This past year, nearly 60 high schools in Ireland began offering philosophy courses or introducing philosophy modules into existing courses, and the nation’s president, Michael Higgins, launched the Young Philosopher Awards for primary and secondary school students.
These developments and others are reported in “Going Beyond the STEM Trend, Ireland Pushes Philosophy,” by Lynn Freehill-Maye in Pacific Standard.
Interestingly, Freehill-Maye and Joe Humphreys, the philosophy columnist for the Irish Times who she interviews for the article, draw a connection between philosophy’s growth in Ireland and the country’s emergence as a technology powerhouse in Europe. “Philosophy is coming in [to education in Ireland] on the coattails of the interest in science,” Humphreys says. Others make that connection, too:
“Philosophy can teach what Google can’t,” the well-connected advocacy group Philosophy Ireland has publicly argued (the president’s wife, Sabina Higgins, is its patron, roughly equivalent to an American board chair). A dozen academics, educators, and activists came together in 2015 to form the group, which campaigned for philosophy to be offered, along with other optional new courses like coding, as part of Ireland’s ongoing educational reform.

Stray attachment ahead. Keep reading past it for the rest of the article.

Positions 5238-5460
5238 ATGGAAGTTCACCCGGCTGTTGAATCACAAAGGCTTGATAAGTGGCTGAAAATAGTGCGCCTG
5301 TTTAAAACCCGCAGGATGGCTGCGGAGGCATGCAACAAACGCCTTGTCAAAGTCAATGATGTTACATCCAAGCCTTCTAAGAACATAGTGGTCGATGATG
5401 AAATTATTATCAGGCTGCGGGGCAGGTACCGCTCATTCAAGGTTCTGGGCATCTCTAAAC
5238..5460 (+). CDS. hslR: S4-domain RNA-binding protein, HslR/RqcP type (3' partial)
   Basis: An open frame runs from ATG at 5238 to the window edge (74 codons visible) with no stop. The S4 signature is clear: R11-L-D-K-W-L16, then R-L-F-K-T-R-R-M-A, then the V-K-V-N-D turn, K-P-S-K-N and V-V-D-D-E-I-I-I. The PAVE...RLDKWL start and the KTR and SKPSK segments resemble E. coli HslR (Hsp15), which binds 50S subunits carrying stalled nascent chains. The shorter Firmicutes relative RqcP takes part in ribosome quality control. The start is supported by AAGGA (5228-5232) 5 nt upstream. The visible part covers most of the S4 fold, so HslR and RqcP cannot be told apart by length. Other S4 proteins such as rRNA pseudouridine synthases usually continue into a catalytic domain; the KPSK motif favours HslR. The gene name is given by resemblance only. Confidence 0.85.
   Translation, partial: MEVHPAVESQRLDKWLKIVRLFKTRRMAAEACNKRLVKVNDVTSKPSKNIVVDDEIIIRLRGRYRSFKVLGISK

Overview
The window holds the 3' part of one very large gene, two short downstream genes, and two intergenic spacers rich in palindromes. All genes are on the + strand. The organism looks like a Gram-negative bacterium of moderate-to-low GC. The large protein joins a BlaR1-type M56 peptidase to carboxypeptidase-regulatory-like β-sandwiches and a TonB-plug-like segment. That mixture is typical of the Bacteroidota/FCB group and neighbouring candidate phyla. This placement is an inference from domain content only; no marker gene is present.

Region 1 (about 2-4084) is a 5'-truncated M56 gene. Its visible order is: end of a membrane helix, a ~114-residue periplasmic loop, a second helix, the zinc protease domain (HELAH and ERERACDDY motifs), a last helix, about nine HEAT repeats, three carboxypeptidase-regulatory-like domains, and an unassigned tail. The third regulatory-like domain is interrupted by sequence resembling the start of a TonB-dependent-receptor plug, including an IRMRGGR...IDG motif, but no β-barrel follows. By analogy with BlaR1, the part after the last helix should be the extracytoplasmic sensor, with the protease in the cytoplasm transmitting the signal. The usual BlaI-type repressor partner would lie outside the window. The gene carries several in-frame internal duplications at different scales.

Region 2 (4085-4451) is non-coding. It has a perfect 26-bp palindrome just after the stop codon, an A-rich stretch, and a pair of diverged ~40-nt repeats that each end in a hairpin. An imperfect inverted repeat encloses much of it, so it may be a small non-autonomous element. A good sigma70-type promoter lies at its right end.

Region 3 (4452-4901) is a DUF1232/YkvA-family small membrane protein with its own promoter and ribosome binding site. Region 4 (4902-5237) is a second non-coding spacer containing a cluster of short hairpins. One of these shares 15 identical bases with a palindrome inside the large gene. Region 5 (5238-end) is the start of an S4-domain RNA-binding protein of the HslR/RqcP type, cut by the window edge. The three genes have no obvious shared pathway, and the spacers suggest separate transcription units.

Philosophy Ireland’s co-founder, Charlotte Blease, is a pixie-haired young woman who holds a doctorate in philosophy. Blease takes her appeals both high and low: to the parents who worry their kids’ service jobs will be filled by robots, and to those who want their college grads able to conduct interdisciplinary research. “If you give a shit about technology, philosophy has to be part of it,” Blease says, seated for afternoon tea at the opulent Merchant Hotel, in Belfast. “Ethical issues should be part of the design phase of technology, not an afterthought. As they say in the medical field, prevention is better than cure.”
The whole article is here.